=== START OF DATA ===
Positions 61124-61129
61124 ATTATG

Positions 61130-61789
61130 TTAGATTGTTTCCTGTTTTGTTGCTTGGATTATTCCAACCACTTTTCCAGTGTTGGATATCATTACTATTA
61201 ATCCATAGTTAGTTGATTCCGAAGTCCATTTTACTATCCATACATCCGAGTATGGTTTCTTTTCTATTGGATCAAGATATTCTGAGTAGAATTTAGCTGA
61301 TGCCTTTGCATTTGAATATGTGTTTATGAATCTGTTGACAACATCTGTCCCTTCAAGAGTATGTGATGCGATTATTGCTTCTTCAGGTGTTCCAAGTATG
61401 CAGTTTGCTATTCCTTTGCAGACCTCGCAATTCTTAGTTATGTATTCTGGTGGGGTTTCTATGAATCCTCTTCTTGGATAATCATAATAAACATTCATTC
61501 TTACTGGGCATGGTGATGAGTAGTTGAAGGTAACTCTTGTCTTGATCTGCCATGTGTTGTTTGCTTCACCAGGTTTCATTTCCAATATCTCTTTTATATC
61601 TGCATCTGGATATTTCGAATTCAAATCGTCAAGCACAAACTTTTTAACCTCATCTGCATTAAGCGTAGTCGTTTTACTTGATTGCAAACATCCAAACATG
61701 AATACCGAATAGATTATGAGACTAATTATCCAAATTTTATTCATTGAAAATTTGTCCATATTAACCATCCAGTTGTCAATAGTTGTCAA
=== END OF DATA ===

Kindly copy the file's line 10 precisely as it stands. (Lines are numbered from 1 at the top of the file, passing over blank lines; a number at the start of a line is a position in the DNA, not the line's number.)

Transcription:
61701 AATACCGAATAGATTATGAGACTAATTATCCAAATTTTATTCATTGAAAATTTGTCCATATTAACCATCCAGTTGTCAATAGTTGTCAA